Link to this page: https://secure.socialistparty.org.uk/issue/496/2652
The Socialist 19 July 2007 |
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Council cuts threaten schools
Lewisham schools: defending 'outdated' equality
VOTERS IN Lewisham, south London thought they were electing their council to run local schools and services. Lewisham's New Labour councillors, however, think their job is to give schools away to private bidders!
Martin Powell-Davies (Lewisham NUT secretary and Defend Education in Lewisham)
A long-running parental campaign finally convinced Lewisham council that a new secondary school was needed to provide much-needed additional places in the north of the borough. There was never any suggestion then that the new school would be anything but a local authority run community school.
But the recent Education Act forces the council to hold a 'competition' to see who should run it. If the new school is given away to become a Trust, Academy or Foundation school, then staff employment, site ownership and admissions arrangements will no longer be in the hands of the elected council. Lewisham's Mayor, Sir Steve Bullock, just accepts this threat.
The new school would become the fifth secondary school in Lewisham not to participate in the borough's 'area-banding' system. Instead of a planned comprehensive system, admissions will start to splinter into the kind of 'free-for-all' that already blights education in some other boroughs. The gap between the 'best' schools and the rest will widen further and many families and children will lose out.
In Lewisham over £10 million may have to be found from council resources to help fund the new school. But the school won't be owned by Lewisham! Can the Mayor explain that to council tax payers?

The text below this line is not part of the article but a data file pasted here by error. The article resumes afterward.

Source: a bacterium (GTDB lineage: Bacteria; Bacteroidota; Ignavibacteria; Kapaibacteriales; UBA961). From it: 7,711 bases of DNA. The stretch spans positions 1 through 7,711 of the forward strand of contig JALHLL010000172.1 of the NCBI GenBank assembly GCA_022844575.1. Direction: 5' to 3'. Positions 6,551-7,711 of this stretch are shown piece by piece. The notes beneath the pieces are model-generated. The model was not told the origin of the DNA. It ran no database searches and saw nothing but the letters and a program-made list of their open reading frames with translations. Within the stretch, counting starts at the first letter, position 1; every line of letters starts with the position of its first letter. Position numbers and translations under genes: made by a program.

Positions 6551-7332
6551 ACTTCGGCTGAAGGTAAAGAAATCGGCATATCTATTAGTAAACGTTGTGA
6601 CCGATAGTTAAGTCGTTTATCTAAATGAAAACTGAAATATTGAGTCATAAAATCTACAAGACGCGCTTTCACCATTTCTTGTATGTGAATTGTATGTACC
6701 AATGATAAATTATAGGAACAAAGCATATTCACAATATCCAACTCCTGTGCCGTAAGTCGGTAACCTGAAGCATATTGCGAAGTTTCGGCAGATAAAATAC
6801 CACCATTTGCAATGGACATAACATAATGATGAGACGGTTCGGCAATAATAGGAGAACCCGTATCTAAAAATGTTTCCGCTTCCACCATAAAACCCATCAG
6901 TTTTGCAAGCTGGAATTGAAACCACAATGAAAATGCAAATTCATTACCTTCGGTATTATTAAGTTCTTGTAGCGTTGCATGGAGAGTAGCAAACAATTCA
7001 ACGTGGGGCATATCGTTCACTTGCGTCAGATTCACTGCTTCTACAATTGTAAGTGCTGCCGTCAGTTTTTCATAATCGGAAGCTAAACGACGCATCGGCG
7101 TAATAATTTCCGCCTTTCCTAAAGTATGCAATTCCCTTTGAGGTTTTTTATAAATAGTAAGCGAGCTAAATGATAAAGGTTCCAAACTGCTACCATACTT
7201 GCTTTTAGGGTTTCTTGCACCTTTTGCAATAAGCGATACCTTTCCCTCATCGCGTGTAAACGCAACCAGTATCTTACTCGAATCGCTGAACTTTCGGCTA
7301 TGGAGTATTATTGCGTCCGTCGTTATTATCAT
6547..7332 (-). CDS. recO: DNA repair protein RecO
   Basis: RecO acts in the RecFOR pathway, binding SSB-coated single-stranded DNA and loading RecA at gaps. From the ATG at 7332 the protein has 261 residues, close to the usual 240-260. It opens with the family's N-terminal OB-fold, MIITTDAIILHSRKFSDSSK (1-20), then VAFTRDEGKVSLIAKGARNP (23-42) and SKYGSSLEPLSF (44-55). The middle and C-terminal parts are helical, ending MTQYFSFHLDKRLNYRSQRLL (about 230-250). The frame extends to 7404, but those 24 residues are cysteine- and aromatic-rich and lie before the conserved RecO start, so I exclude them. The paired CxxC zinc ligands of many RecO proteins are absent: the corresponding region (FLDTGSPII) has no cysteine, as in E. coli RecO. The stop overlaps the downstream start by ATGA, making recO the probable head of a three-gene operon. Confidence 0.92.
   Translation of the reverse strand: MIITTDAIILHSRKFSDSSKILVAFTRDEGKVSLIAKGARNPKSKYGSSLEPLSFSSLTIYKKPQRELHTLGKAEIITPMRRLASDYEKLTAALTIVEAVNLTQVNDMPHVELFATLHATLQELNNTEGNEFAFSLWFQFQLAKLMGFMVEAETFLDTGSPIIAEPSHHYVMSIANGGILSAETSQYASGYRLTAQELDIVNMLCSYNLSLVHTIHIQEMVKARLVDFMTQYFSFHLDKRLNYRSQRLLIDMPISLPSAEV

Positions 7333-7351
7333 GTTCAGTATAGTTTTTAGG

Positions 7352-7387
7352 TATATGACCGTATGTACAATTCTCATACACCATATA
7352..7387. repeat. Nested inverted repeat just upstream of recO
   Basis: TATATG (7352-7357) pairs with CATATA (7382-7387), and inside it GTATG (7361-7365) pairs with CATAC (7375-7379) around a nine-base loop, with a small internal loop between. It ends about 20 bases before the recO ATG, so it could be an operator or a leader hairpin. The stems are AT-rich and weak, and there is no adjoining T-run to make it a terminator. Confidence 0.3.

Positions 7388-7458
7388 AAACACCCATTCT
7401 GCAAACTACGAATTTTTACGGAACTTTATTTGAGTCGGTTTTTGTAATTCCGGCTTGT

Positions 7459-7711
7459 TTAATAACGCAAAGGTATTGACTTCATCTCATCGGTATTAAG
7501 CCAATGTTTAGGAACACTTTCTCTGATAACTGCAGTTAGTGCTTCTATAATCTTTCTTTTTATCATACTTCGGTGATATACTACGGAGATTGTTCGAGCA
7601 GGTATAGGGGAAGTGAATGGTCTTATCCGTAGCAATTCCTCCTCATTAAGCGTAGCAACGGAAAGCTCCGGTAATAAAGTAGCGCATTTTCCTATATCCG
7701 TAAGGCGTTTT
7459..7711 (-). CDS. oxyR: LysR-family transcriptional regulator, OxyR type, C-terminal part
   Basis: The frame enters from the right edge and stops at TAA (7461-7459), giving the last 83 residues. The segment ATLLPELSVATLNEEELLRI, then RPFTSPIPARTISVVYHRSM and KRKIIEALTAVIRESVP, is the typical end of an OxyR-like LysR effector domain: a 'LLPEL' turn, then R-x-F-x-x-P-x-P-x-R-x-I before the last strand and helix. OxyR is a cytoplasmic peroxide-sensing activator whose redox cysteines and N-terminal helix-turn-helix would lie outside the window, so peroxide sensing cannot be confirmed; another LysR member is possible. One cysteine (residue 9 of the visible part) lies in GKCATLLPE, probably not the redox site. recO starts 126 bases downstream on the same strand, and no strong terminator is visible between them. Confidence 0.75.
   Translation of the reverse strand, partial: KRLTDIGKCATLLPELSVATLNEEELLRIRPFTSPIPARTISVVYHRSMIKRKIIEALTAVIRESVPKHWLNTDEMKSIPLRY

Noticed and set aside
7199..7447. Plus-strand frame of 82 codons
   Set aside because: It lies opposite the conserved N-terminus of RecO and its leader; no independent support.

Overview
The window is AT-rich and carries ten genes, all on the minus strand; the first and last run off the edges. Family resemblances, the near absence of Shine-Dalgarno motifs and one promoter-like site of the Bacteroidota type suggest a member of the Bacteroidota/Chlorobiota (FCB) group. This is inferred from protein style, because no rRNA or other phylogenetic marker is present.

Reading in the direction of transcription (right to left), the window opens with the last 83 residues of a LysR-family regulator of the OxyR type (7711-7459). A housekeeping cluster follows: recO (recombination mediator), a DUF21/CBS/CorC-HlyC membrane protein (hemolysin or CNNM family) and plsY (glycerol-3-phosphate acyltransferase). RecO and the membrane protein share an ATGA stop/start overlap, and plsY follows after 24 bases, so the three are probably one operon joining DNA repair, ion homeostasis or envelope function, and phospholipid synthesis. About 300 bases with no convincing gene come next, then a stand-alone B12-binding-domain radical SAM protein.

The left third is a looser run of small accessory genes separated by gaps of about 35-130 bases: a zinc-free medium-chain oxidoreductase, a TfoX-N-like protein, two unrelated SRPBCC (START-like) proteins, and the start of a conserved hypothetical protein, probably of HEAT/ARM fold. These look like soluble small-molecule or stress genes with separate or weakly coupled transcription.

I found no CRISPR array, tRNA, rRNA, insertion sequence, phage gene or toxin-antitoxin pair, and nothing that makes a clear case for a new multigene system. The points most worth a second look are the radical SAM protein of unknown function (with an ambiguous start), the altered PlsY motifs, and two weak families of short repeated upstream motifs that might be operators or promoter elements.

I was granted five minutes to speak to the 11 July Mayor and Cabinet meeting on behalf of the joint teacher unions. But New Labour councillor Massey, responsible for schools, merely said I was defending an "outdated" idea from 40 years ago.
What would previous generations of Labour campaigners for comprehensive education have said to that? Instead of persuading Gordon Brown to change government policy, Massey wants to "celebrate it"!
Some councils at least show the political will to hold onto their schools. The London borough of Haringey put in its own 'bid' to run its new school as a community school. It successfully beat off other bidders so it can now run the school as a local authority, comprehensive school.
Clad in bright yellow 'Defend Education in Lewisham' campaign t-shirts, parents and staff lobbied the 11 July meeting.
We believe the Mayor should be fighting the whole damaging 'competition' legislation. But, if the Labour council won't challenge its own government's policies, we at least expect them to try and follow Haringey's lead.
The Mayor rejected that approach on 11 July. At the 18 July full council meeting Socialist councillors Ian Page and Chris Flood will again propose that the council seeks approval to submit its own bid. If the council won't defend Lewisham's schools, then the Defend Education Campaign will!